The Kingdom of Tir na Og
The Kingdom of Tir na Og

The Kingdom of Tir na Og

The Kingdom of Tir na Og

In the Celtic realm of Tir na Og, the High Monarch holds a position of unique distinction. This cutter, typically the spirit of a valiant hero from the Prime Material Plane, is chosen for their virtues, heroism, and the leadership qualities they demonstrated in their mortal life. As a figurehead in the afterlife, their role transcends simple governance; their role is to embody the ideals and aspirations of both the living and the departed.

The monarch’s role in Tir na Og is not one of absolute power, but rather one of stewardship and mediation. In a realm where deities walk and exert their influence, the monarch operates under a unique dynamic of power-sharing and cooperation with the divine entities. The gods oversee broader cosmic and natural aspects of the realm, while the monarch focuses on the societal and cultural well-being of its inhabitants.

The current leader of Tir na Og is High Queen Gormflaith. She acts as a custodian of the traditions and history of the Kingdom, and is the cutter in charge when a visitor wants to speak to the high-up. Unlike the powers, Gormflaith is approachable—well, just about. At least she’s a blood who used to be a mortal, and it’s far easier to relate to her than a power. In this capacity, she’s well placed to understand the needs of the regular bashers of the the realm, mortal and petitioner, than the powers are, who frankly have more important omniscient things to do. Gormflaith facilitates communication between the powers and the inhabitants, ensuring that the divine decrees are understood and that the voices of the people are heard in the divine courts.

One of the Queen’s primary challenges is balancing the often conflicting and incomprehensible will of the powers with the needs of the realm’s inhabitants, ensuring that the divine powers do not overshadow mortal affairs. She’s assisted by a clique of priests and oracles who help to interpret the will of the powers—for the pronouncements that Gormflaith receive are just as nebulous as any prophecy from the Pythia of Delphi or a soothsayer.

Castle of Tara

The seat of the High Monarch of Tir na Og is the grand old Castle of Tara, a keep that is deliberately outside of any of the realms of the individual Celtic powers, close to the centre of Tir na Og. It’s said that this was the site of the first burg built by the Tuatha de Danann, but they gave it over to the mortals once their petitioners started arriving in the lands and needed somewhere to call kip.

One of the more fabled monuments at Tara is the Stone of Destiny, regarded as a symbol of fertility. It’s said that the Stone of Destiny will sing and roar in praise if it approves the inauguration of a new High King or Queen.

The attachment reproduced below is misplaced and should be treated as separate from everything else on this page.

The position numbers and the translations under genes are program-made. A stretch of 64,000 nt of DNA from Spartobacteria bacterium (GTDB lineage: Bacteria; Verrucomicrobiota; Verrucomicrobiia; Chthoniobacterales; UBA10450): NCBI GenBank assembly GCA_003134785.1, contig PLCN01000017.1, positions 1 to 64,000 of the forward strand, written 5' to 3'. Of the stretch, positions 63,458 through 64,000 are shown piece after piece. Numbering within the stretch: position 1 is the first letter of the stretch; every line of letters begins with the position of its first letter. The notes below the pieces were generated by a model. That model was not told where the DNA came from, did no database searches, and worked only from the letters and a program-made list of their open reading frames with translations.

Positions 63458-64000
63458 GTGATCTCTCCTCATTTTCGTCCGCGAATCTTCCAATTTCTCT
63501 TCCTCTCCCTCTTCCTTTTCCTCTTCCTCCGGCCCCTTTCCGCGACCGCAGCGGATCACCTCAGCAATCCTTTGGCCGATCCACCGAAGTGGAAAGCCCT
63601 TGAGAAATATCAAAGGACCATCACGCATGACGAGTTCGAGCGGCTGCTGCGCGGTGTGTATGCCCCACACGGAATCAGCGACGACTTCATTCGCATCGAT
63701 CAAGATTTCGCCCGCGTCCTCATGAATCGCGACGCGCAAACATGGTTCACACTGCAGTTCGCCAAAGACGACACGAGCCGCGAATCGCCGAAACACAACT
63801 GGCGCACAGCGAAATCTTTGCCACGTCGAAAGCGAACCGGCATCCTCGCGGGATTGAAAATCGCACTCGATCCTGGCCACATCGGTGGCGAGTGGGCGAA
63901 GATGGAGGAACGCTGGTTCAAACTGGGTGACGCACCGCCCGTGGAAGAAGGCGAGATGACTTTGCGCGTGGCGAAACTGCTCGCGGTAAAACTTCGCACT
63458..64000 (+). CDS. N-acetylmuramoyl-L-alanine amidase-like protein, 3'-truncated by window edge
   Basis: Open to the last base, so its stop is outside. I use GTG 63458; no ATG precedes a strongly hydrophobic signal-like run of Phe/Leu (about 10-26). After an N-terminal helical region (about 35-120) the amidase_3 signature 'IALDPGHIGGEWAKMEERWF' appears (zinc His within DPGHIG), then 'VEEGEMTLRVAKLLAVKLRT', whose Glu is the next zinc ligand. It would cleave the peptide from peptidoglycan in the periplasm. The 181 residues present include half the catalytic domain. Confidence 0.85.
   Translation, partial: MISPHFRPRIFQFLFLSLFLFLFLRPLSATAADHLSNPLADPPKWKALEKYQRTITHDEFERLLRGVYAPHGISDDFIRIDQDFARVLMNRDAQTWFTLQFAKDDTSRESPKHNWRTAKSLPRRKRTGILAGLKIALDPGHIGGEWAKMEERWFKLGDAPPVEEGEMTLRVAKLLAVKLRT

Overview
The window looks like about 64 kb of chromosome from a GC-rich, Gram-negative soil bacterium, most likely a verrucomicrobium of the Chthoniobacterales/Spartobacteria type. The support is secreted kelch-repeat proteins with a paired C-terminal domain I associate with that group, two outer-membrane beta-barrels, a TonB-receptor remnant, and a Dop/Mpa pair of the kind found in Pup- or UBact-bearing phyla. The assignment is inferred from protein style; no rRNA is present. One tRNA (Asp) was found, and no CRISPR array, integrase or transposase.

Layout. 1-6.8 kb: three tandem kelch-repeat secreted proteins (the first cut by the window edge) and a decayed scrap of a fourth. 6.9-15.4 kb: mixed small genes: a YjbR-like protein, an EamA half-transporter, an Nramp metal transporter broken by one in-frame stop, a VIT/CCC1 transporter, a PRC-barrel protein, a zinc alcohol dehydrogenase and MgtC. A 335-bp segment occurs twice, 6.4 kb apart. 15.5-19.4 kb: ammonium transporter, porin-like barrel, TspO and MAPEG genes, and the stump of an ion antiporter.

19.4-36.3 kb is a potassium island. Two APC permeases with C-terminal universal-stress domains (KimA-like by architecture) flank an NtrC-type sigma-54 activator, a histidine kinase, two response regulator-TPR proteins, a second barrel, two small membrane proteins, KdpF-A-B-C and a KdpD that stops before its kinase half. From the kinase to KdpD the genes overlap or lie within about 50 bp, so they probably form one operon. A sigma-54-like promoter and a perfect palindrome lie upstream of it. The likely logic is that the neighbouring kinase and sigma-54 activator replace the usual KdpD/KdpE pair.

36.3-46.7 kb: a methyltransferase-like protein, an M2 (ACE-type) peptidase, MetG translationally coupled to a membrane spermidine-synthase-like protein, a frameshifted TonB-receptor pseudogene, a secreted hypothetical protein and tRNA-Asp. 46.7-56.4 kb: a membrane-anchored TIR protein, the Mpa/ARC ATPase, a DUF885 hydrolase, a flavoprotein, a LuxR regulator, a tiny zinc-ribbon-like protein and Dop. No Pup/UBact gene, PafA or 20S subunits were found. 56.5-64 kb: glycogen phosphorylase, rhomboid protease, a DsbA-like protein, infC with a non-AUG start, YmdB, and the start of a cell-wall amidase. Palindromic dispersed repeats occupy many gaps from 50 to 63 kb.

High Queen Gormflaith

Petitioner human cleric [she/her] / N

Now High Queen Gormflaith, as you can tell from the title, she ain’t your run-of-the-mill basher. This lady’s got an air about her that makes even the powers take a step back. She’s draped in robes that shimmer like the heart of the Summeroak, all greens and browns, with a touch of the gray sea mists. Her crown? It’s a twisty thing, all knotted up in the way of the Celts, sparkling with jewels that seem to hold a bit of the realm’s own essence.

Now, being the High Queen of the Celts ain’t no cushy job. She’s up to her neck in the politics of the place, playing the Great Ring like a master bard. She deals with the deities of Tir na Og, and let me tell ye, that’s no stroll in Elysium. Gormflaith’s got the savvy of a Guvner and the cunning of an arcanoloth, all rolled into one.

Now her abilities, they’re something else. The chant goes she can see things before they happen, can draw on magics older than the trees, and can gab with the spirits of the land like they’re old mates. She’s got a touch of the mystic about her, no doubt about it.

But it ain’t all smooth sailing. The politics in Tir na Og are as twisty as a modron puzzle. Gormflaith, she navigates through it all like she’s dancing. She somehow keeps the peace between the gods and the mortals, the proxies and the petitioners, making sure the place don’t fall into chaos.

And her influence, cutter, it stretches beyond her own borders. She’s a symbol, a story, and a legacy all wrapped up in one. In the lands of Tir na Og, where every stone’s got a story to tell, she’s the one who determines when one chapter ends and the next one begins.

Source: Jon Winter-Holt,

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